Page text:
Did you know that there is an IRS statute of limitations that defines how long the government can pursue collections actions for outstanding tax debt? Generally, the IRS has up to 10 years to collect any taxes owed. Trying to understand the statute, however, can be a bit tricky. That’s because the amount of time may be extended due to certain circumstances, such as filing for bankruptcy. The wording of the statute is also very important to understand.
When Does the IRS Statute of Limitations Clock Start?
Although the IRS cannot pursue your back taxes forever, it’s important to understand when the clock actually starts ticking. Title 26 IRS Code § 6502(a) states that the IRS may collect “within 10 years after the assessment of the tax.”
What exactly does that mean? Unfortunately, most people make the mistake of thinking that they can simply avoid filing taxes and after 10 years the debt will go away. This is not the case. The clock will start ticking when the IRS files a Substitute for Return (SFR) and sends you a bill. If you filed your taxes but didn’t pay in full, the clock starts when you receive your first bill for the outstanding amount.
As the deadline moves closer, the IRS is likely to take more aggressive collection actions. In some cases, as you will see, the 10-year statute of limitations period can also be extended.
Extending the 10-Year Collection Period
Under certain circumstances, the 10-year IRS statute of limitations can be longer than 10 years.
Suspension Due to Bankruptcy
If you file for bankruptcy and the court issues an automatic stay, the IRS is legally barred from collecting your tax debt during the proceedings. This will put the statute of limitations clock on hold. Six months after your bankruptcy case closes, however, the IRS can once again pursue collection of any unpaid taxes that weren’t discharged. Regardless of how long your bankruptcy case lingers, the 10-year limitation will not expire. It will simply pick up where it left off once the IRS has the right to pursue collection actions.
Suspension Due to Tax Relief Request
- 30 days after your request is rejected;
- 30 days after you withdraw/terminate a request; and
- During the appeal process
A request for innocent spouse relief will also suspend the statute until the expiration of the 90-day tax court petition period. If you file an appeal after denial, the clock will not resume until after the final court decision, plus 60 days.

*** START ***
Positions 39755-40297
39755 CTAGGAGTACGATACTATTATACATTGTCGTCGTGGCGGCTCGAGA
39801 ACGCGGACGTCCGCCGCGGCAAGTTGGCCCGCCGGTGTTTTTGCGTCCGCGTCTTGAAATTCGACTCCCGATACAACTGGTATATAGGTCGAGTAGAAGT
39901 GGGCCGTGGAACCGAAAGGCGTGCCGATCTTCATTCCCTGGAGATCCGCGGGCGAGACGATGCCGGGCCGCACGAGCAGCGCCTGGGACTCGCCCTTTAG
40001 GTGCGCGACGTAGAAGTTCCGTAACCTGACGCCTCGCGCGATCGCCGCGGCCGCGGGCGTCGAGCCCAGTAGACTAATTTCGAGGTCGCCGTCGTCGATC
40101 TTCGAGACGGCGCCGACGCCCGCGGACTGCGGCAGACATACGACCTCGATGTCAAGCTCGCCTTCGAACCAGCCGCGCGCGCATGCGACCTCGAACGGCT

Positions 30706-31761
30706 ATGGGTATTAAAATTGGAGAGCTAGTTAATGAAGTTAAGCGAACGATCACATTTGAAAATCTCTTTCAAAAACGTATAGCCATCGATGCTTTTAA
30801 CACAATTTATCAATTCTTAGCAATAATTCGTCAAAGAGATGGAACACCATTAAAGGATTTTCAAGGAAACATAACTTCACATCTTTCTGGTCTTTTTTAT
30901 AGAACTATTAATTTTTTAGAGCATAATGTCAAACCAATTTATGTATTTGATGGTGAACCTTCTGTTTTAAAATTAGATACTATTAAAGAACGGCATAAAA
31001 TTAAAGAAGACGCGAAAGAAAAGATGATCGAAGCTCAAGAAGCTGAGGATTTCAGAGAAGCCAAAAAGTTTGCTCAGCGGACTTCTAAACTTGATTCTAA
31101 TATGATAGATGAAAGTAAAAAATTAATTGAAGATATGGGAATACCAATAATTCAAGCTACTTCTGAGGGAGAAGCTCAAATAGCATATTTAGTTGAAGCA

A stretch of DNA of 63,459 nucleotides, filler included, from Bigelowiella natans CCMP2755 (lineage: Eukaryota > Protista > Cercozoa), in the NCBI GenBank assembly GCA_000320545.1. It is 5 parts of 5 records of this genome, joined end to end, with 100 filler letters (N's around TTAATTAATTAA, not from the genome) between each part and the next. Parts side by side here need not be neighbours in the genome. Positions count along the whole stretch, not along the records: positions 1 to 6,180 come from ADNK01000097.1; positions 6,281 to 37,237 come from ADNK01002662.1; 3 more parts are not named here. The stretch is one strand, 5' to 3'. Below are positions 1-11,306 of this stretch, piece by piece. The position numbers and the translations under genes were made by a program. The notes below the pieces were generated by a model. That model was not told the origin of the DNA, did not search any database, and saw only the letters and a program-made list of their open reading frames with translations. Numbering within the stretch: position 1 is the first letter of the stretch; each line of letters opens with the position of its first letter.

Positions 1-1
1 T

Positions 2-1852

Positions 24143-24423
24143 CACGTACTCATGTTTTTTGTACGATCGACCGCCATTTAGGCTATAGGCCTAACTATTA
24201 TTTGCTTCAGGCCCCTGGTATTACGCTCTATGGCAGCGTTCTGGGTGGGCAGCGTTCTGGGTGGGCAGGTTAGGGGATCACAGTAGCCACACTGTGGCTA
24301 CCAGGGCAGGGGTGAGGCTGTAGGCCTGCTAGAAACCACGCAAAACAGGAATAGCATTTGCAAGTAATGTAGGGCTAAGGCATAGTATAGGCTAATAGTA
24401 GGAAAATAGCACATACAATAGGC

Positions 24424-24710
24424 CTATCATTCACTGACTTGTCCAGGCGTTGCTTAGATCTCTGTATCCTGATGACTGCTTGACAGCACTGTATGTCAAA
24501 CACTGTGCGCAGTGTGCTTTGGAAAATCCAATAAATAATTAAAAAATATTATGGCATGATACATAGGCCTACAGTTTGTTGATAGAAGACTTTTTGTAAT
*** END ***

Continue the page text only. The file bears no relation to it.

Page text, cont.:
Although it’s fairly uncommon for the IRS to ask taxpayers to voluntarily agree to extending the 10-year collection limitation when entering into an installment agreement, it may happen. In some cases, this can be as much as an additional six years (five additional years, plus one year to account for changes in the agreement). Before agreeing to any extension, however, speak with a tax professional and carefully weigh your options.
The 10-year clock may be suspended during military service, plus 270 days, if the government’s ability to collect is impaired by such service. If you’re in a combat zone, the statute of limitations may also be suspended, plus an additional 180 days.
If you reside outside of the United States for more than six months, the clock will be suspended indefinitely. Six months after your return, the clock will once again resume.
Tax Court Judgment
In rare cases, where a taxpayer owes millions, the IRS may also try to obtain a judgment in federal tax court. When this happens, the IRS statute of limitations is superseded by the court’s expiration limits, which may extend well past 10 years.
Tax Fraud or Tax Evasion
If you try to hide income or file a fraudulent tax return, the IRS statute of limitations does not apply. The government can continue to pursue collection actions indefinitely whenever you commit tax fraud or tax evasion.
Explore Your Options
As you can see, the IRS statute of limitations has many facets. You can’t simply hope to stay off their radar for 10 years and have your tax debt wiped clean. At some point, they will catch up with you. If you have unfiled tax returns or owe back taxes, it’s best to consult with a tax professional and explore your options before things escalate. To schedule a free consultation with a Tax Defense Network tax pro, call 855-476-6920 today!